The myth that Kitaj has so painstakingly constructed around his life and work has seduced many into believing that he is a considerable painter. The Kitaj of Kitaj's legend is a turbulent intellectual in permanent geographical exile from his native country, America, and in permanent emotional exile from the broader modern culture which he disconsolately occupies. A Wandering Jew for the 20th century, this mythical Kitaj is the visual poet of diaspora and the style of his art, with its broken, discontinuous surfaces, its enigmatic elisions of unlike subject matters, reflects nothing less than the vagaries of the Human Condition itself.
'The paradigm of Kitaj's art,' according to one of the more breathless believers in Kitaj's myth, 'is Eliot's Wasteland.' According to Kitaj himself, an inveterate name-dropper who claims Muse-like inspiration from a quite remarkable number of major writers and painters ranging from Kafka to Matisse, Jean-Jaques Rousseau to Walter Benjamin, 'I'd like to try, not only to do Cezanne and Degas again after Surrealism, but after Auschwitz, the Gulag.' Dangerous talk: there are paintings by Cezanne and Degas on view in the Tate.
Kitaj's habitual reluctance to allow his paintings to speak for themselves means that almost every work is displayed alongside a long and usually unenlightening footnote to its effects and meanings, supplied by the artist himself. The text which accompanies The Rise of Fascism, a less than memorable pastel of three women and a black cat by the sea, is both exemplary and short enough to quote: 'The bather on the left is the beautiful victim, the figure of Fascism is in the middle and the seated bather is everyone else. The black cat is bad luck and the bomber coming over the water is hope.' This may be intended ironically, a way of remarking how difficult it is to treat the large themes of history without descending to banal, trite symbolism. But Kitaj's painting is, elsewhere, so often banal in ways that cannot possibly be intentional that the suspicion lurks that here, too, he is in deadly earnest.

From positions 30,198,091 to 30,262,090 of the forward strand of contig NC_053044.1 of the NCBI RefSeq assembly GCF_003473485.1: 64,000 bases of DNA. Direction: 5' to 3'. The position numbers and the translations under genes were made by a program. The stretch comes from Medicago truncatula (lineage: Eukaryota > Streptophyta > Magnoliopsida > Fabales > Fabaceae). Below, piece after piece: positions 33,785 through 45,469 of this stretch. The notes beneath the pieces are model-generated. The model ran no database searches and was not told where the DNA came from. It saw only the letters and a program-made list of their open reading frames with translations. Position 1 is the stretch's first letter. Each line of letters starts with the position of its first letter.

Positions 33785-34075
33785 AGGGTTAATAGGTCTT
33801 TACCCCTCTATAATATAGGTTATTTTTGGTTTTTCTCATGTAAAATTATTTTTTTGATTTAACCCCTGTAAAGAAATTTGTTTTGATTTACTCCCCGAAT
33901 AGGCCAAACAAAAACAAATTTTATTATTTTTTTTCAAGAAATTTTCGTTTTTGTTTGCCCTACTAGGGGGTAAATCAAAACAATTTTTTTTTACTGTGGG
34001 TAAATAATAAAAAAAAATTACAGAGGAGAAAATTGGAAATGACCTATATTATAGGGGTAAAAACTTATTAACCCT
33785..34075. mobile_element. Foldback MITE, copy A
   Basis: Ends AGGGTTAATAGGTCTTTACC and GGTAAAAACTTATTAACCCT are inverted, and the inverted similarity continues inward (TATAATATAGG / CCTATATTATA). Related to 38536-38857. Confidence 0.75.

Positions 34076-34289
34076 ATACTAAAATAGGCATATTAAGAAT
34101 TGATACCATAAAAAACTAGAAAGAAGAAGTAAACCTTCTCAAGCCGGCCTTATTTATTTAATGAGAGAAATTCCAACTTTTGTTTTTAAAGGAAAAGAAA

Kitaj's art is constantly collapsing under the enormous weight of its creator's ambitions for it. The Ohio Gang, 1964, is an early and prophetic instance of this. Its theme is the theme of so many of Kitaj's paintings, The World Gone Mad, and the cluttered, collage-like disposition of figures within its perspectiveless space is transparently intended to serve as a metaphor for this. A kinkily dressed matron and a pair of abbreviated interrogators clearly have evil designs on a naked girl, one of the first of Kitaj's several pallid, doe-eyed victims. A homunculus in a pram is being wheeled about by a monster nanny while a faceless figure in the background ascends into a brown and black void.
The Ohio Gang may only be a piece of juvenilia, but it exemplifies the shortcomings of Kitaj's work as a whole. Its subject, the terror and misery of life in the 20th century, is enormous. But if a painter wishes to treat vast and terrible themes, he must paint vastly and terribly moving pictures, and Kitaj cannot do this. His monsters are not truly monstrous but they are, rather, cartoon cut- outs standing in for the idea of monstrousness - it is only necessary to look at the work of Goya, another of Kitaj's supposed heroes, to see the difference between truly horrific political painting and Kitaj's version of it. This show makes it very hard to believe that Kitaj's is an art that has actually been nourished by long study of the great masters.